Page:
Arab support for Indian Muslims
India’s Muslim minority had been on the streets until the deadly outbreak hit the country alongside fellow Indians of other faiths, protesting the country’s controversial citizenship law, which eased the citizenship path to those other than Muslims living in countries of Bangladesh, Pakistan, and Afghanistan. 
India has had no hesitation in brutally cracking down on protesters, despite Islamophobic attacks across the country making life unbearable for the Muslim minority. 
The anti-Muslim remarks on Twitter passed by Indian nationals living in the Gulf country is now forcing the citizens of the rich Gulf state to rethink about their relations with the South Asian state. 
There are also some indications that a number of Arab celebrities in the UAE are likely to launch a campaign to challenge India’s anti-Muslim acts of aggression. 
Prominent Kuwaiti Lawyer and Director of International Human Rights Mejbel Al Sharika has announced to voluntarily take the case of Indian Muslims to the United Nations Human Rights Council in Geneva. He has asked Indian Muslims to help him document the evidence of violence against them.
Increasing Islamophobia in India refreshed some bad memories in the Arab world. 


Let’s throw some light on how Arab people treat non-Arabs or Indian in their country
An interview was taken by migrants to the Thomson Reuters Foundation. The problem faced by Indians working in the Gulf is heart-rending of their exploitation. Migrants’ workers, many of them were calling the show from Gulf countries are being held for ransom. Recruitment agents were holding them hostage, demanding a large sum of money from their families in exchange for their release.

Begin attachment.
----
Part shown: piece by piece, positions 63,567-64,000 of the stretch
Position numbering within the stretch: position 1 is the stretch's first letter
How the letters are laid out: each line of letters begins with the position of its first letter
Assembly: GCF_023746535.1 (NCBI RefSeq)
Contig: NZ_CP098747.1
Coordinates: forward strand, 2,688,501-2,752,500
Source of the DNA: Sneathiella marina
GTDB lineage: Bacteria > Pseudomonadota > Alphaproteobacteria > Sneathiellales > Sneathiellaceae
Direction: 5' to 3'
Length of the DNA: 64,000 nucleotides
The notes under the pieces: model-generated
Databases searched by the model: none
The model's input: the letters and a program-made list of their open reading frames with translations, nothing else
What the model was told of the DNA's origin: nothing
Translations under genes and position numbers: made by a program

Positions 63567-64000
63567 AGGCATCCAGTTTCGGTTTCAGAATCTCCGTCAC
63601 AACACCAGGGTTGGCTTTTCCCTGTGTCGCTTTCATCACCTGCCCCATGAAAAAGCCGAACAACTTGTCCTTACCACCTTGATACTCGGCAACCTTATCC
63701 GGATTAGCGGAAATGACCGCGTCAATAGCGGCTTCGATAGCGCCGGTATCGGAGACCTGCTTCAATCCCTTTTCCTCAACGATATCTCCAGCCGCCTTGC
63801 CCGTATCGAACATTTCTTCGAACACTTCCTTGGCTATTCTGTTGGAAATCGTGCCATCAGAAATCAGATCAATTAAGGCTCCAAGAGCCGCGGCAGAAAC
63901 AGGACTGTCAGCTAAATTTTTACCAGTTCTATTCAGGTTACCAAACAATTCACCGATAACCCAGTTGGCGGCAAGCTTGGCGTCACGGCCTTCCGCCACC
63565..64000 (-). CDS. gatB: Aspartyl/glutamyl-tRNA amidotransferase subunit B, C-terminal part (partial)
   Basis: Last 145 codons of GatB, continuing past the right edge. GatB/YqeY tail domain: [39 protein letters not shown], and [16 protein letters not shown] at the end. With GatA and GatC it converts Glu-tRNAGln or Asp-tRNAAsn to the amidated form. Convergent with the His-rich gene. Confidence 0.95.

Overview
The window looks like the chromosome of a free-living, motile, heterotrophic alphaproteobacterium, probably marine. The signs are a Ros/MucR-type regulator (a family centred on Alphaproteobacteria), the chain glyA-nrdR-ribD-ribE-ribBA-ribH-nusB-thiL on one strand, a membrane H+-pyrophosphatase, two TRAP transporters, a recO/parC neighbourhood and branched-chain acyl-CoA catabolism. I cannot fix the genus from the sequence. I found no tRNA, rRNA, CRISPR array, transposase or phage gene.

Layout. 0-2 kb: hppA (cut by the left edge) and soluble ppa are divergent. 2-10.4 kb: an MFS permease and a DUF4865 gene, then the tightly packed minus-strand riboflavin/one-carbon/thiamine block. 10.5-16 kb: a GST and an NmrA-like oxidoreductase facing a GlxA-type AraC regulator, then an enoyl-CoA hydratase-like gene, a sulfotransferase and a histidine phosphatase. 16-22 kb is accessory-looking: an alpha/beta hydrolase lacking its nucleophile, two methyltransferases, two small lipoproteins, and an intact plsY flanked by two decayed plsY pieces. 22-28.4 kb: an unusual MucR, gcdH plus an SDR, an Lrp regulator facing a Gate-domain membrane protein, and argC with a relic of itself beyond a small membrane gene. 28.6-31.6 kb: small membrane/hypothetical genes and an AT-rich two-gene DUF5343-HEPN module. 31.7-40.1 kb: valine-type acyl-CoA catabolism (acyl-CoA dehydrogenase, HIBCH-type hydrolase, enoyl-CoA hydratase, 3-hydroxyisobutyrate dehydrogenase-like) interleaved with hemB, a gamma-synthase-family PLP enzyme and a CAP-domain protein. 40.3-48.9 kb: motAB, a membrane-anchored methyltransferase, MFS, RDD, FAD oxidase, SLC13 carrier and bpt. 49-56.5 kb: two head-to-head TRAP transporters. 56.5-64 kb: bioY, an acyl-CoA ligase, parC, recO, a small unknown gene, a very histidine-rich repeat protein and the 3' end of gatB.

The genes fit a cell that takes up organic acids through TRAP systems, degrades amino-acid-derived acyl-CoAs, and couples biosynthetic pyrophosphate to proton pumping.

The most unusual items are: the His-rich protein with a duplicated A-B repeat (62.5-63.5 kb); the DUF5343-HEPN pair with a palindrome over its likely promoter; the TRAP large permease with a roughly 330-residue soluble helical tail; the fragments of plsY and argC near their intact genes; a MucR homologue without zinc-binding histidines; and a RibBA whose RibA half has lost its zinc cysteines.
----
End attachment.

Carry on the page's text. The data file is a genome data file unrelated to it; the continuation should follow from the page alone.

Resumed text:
The journey back home has become more difficult for migrants because of the demand for ransom by the agents.
What labor activists say is a new and growing form of exploitation in the Gulf States, where the International Labour Organization estimates 9 million Indian work.
Many victims are unskilled or semi skills workers lured by job agents promises of good pay and easy work who find themselves trapped in low paying domestic jobs, often working up to 15 hours and having to endure verbal or physical abuse.
The agents usually keep the women’s passports, effectively holding them hostage in a foreign land.
                      
This demand is pushing families into deep debts and until they arrange for the money the workers are abused and ill-treated in the agent’s custody.
The negative effects of these disparities have been further exacerbated by a prevalent GCC immigration program that perpetuates the unjust culture – the Kafala system. The system necessitates that all migrants workers have an in-country ‘sponsor’, typically their employer. Who is given an inordinate amount of control over their legal status?
The sponsor assumes responsibility for their employee and the workers needs their explicit written consent to change jobs, and in some cases even enter or exit the country.
Such a directive intrinsically leaves the workers extremely vulnerable to mistreatment, giving employers the ability to hold them against their will and force onto them extremely abusive labor conditions.